Army nurse device operator

A device user interfacing with the equipment. An Army nurse perhaps trying to figure out how to silence an alarm


Device user interface includes all components of a device with which the user interacts, such as controls and displays (i.e., those parts of the device that users see, touch, and hear). The user interface also includes the device labeling, which includes package labels, any instructions for use in user manuals, package inserts, instructions on the device itself, and any accompanying informational materials.

To gain an understanding of the potential HFE/UE analyses that should be conducted for a particular device, you should consider:

Device user interface:

  • E.g., functions, capabilities, features, maintenance requirements
  • Indicated uses

These considerations, discussed in the following sections, will help you identify specific aspects of device use that are associated with potential use-related hazards that should be investigated through HFE/UE analysis and testing.

The user interface (see Figure 4) includes all components of a device with which users interact while using the device, preparing it for use (e.g., unpacking, set up, calibration), or performing maintenance (e.g., cleaning, replacing a battery, repairing). It includes:

  • The hardware components that control device operation such as switches, buttons, and knobs,
  • Device elements that provide information to the user such as indicator lights, displays, auditory and visual alarms,
  • The design of menu-driven interface systems,
  • The logic that directs how the system responds to user actions including how, when, and in what form information (feedback) is provided to the user,
  • The size and configuration of the device (particularly for hand-held devices), and
  • Device labeling, packaging, training materials, operating instructions, and other reference materials.

The most effective strategies to address use-related hazards in the premarket setting focus on improvements to the design of the device user interface. To the greatest extent possible, the user interface should convey the concept for correct operation through its appearance and operation (“look and feel”) so that safe and effective use is intuitive. A well-designed user interface will facilitate correct actions and will prevent or discourage actions that could result in hazards. Addressing use-related hazards by modifying the device design is generally more effective than revising the labeling or training. Labeling might not be accessible when needed, and training depends on memory, which might not be complete or accurate.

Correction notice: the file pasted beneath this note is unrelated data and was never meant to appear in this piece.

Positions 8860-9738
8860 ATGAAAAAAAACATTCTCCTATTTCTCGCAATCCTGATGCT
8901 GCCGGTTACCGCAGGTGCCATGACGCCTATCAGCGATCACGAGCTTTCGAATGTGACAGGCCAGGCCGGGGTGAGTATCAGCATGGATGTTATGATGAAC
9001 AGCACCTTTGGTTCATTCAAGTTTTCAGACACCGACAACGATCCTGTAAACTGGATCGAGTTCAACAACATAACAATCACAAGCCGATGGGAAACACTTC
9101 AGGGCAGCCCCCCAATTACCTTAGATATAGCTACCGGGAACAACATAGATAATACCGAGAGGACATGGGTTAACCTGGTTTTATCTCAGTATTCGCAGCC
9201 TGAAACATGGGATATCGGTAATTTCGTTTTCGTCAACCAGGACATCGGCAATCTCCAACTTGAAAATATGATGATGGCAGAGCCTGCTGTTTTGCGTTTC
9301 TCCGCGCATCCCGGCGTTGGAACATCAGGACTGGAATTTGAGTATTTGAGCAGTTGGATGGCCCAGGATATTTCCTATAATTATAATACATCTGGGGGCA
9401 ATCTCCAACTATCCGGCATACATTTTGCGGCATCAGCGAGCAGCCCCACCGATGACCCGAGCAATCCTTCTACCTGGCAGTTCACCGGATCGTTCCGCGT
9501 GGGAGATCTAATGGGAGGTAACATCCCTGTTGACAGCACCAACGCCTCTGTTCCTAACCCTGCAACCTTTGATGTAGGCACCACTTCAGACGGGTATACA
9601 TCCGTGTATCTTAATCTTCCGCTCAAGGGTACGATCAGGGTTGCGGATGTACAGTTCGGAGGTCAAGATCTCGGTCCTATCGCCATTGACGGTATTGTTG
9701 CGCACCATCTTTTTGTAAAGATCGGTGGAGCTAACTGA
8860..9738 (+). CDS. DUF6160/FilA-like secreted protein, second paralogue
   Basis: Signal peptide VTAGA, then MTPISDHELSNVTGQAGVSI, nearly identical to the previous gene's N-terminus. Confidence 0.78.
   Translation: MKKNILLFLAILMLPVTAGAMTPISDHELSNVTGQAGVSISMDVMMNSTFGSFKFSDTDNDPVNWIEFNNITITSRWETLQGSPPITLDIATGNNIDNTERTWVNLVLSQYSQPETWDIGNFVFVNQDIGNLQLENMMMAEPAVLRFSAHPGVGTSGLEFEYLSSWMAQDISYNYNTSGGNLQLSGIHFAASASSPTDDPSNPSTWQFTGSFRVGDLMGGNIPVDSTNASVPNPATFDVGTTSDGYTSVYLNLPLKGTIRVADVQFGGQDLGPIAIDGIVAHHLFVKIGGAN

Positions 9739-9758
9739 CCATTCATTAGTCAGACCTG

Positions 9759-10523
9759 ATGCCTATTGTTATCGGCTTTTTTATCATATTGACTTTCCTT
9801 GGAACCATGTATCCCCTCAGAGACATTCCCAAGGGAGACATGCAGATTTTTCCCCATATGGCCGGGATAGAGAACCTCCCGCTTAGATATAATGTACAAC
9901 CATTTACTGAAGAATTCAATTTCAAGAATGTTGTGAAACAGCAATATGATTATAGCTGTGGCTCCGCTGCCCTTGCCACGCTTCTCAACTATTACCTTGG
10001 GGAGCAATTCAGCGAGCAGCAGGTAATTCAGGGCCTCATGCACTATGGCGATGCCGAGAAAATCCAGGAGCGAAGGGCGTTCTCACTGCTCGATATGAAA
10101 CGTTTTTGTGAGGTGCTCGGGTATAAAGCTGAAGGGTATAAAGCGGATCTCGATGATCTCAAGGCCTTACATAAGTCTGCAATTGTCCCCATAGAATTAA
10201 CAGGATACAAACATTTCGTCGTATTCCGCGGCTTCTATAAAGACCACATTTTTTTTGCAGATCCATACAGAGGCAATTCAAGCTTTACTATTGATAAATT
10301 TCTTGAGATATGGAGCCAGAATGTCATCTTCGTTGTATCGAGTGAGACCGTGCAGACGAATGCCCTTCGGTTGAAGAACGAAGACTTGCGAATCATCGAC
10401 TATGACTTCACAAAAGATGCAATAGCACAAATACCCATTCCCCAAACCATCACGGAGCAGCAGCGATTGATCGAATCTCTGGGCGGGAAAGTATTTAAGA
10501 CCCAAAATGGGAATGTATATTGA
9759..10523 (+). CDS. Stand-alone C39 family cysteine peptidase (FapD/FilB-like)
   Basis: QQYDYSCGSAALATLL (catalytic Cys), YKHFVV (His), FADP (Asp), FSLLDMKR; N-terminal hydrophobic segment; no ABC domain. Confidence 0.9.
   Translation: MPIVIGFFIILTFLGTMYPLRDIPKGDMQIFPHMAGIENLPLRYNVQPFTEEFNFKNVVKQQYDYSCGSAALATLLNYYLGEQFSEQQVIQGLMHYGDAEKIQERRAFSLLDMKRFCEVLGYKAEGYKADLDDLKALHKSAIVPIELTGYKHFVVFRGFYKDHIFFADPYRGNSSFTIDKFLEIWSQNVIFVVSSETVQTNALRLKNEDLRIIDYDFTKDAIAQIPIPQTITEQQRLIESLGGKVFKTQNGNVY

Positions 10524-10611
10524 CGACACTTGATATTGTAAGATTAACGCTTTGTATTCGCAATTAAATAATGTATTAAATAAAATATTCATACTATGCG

An important aspect of the user interface is the extent to which the logic of information display and control actions is consistent with users’ abilities, expectations, and likely behaviors. Users will expect devices and device components to operate in ways that are consistent with their experience with other similar devices or user interface elements. For example, users may expect the flow rate of a liquid or gaseous substance to increase or to decrease by turning a control knob in a specific direction based on their previous experience with other similar devices. Hazards result when, for example, an electronically-driven device control is designed to operate in the opposite direction of controls that were previously mechanical.

Increasingly, user interfaces for new medical devices are computer-based. In these cases, the interface controls may include: keyboards, mouses, styluses , and touchscreens. Other essential features of the user interface include the manner in which data is organized and presented, control and monitoring screens, screen components, prompts, navigation logic, alerting mechanisms, data entry requirements, and help functions. The design of these elements should take HFE/UE considerations into account.[1]


  1. FDA. Draft Guidance for Industry and Food and Drug Administration Staff - Applying Human Factors and Usability Engineering to Optimize Medical Device Design. June 22, 2011.